Asian stock markets gained Wednesday as hopes for a global economic recovery rose after more governments eased anti-virus controls.
Shanghai, Hong Kong and Southeast Asian markets followed Wall Street higher while Sydney declined. Japanese markets were closed for a holiday.
Investors are increasingly optimistic as European countries and some U.S. states allow businesses to reopen despite warnings coronavirus infections still are rising in areas such as Brazil and economic recovery could be some way off.
President Donald Trump, running for re-election in the midst of a slump that has thrown more than 20 million Americans out of work, said Tuesday he wants the U.S. economy to reopen but acknowledged some people will be “badly affected.”
Asked whether there might be deaths as curbs ease, Trump told ABC News, “It’s possible there will be some.”
“The view that the benefit outweighs the costs had invited the market to largely shrug off the concerns here,” despite Trump’s “acknowledgment of more fatalities,” said Jingyi Pan of IG in a report.
The Shanghai Composite Index climbed 0.3% to 2,869.70 and Hong Kong’s Hang Seng added 1.2% to 24,150.66. The Kospi in Seoul was 1.5% higher at 1,924.63 and India’s Sensex opened up 1.3% at 31,868.02.
Sydney’s S&P-ASX 200 lost 0.3% to 5,388.90. Benchmarks in New Zealand and Singapore advanced while Jakarta declined. Bangkok was closed for a holiday.
On Wall Street, the benchmark S&P 500 index closed 0.9% higher on Tuesday after losing about half its early gains in a burst of afternoon selling. Technology and health care stocks accounted for much of the gains, which followed a strong showing in overseas markets.
Many analysts are skeptical of the rally. They say it is overdone given uncertainty about how long the recession will last. But the S&P 500 has recovered more than half its losses in a sell-off earlier in the year.
China, where the pandemic began in December, has allowed factories and some other businesses to reopen. France, Spain and other European governments are taking similar steps.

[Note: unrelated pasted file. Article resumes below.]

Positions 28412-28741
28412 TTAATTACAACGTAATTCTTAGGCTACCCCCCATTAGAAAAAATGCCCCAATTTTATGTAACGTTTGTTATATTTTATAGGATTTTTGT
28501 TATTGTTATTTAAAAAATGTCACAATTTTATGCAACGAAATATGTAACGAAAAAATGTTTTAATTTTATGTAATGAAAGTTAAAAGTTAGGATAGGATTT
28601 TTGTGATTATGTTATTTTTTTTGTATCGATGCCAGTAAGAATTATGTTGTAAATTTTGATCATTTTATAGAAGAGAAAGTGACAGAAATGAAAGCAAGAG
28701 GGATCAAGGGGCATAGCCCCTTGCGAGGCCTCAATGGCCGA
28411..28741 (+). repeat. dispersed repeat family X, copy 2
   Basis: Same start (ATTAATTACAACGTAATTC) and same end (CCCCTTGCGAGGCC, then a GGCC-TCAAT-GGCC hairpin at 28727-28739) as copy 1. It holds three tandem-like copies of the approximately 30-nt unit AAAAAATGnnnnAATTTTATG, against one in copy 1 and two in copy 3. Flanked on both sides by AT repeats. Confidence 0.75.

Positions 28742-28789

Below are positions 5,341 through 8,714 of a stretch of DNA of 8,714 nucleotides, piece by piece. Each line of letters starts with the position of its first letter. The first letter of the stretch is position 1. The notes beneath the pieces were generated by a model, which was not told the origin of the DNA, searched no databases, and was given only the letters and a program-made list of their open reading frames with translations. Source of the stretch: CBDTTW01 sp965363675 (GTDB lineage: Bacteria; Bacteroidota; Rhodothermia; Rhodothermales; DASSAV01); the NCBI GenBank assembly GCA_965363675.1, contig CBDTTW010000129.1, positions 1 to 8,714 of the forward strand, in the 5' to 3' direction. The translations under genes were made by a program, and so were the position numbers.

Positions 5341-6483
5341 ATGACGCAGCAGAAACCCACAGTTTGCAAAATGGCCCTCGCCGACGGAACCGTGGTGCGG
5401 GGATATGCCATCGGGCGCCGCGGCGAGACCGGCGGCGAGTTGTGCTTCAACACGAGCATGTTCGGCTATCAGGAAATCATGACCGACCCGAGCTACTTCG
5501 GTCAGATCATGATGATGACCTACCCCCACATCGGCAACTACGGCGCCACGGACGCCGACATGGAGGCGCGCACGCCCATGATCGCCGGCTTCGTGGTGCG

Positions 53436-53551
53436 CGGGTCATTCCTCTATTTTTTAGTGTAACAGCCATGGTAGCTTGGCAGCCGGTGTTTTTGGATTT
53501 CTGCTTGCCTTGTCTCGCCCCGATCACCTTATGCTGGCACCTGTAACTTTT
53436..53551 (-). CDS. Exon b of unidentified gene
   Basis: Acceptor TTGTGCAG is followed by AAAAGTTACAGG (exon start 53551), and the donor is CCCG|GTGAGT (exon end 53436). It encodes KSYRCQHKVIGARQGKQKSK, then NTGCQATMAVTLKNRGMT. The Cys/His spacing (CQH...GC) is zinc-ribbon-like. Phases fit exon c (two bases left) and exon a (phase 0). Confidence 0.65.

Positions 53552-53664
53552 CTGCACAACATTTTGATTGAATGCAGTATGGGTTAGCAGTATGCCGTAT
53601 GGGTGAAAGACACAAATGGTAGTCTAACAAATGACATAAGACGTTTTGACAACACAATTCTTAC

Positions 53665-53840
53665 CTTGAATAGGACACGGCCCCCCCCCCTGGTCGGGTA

U.S. states including Texas and South Carolina have allowed restaurants and some other businesses to reopen. California might allow some retailers to resume serving customers this week.
Still, the deputy chairman of the U.S. Federal Reserve, Richard Clarida, said Tuesday the economy needs more support from the central bank and possibly additional government spending before it can recover.
Expectations for stronger demand for oil as more businesses get the green light to open helped drive oil prices higher.
The S&P 500 gained to 2,868.44. The Dow Jones Industrial Average rose 0.6% to 23,883.09. The Nasdaq climbed 1.1% to 8,809.12.
A report released Tuesday showed the U.S. services industry shrank for the first time in a decade last month, but it caused barely a ripple in the stock or bond market.
Disney fell 3% after the company reported a steep drop in quarterly profit as many segments of its media and entertainment offerings ground to a standstill during the coronavirus pandemic. Overall, the company said costs related to COVID-19 cut Disney’s pretax profit by $1.4 billion.
Hopes that economic revival will boost energy demand helped to lift oil prices that had plunged to record-setting lows.
In energy markets, benchmark U.S. crude fell back, giving up 16 cents to $24.40 per barrel in electronic trading on the New York Mercantile Exchange. The contract jumped 20.5% on Tuesday to settle at $24.56.
Brent crude, used to price international oils, lost 26 cents to $30.71 per barrel in London. It gained 13.9% the previous session to close at $30.97.
The dollar declined to 106.35 yen from Tuesday’s 106.53 yen. The euro was unchanged at $1.0841.
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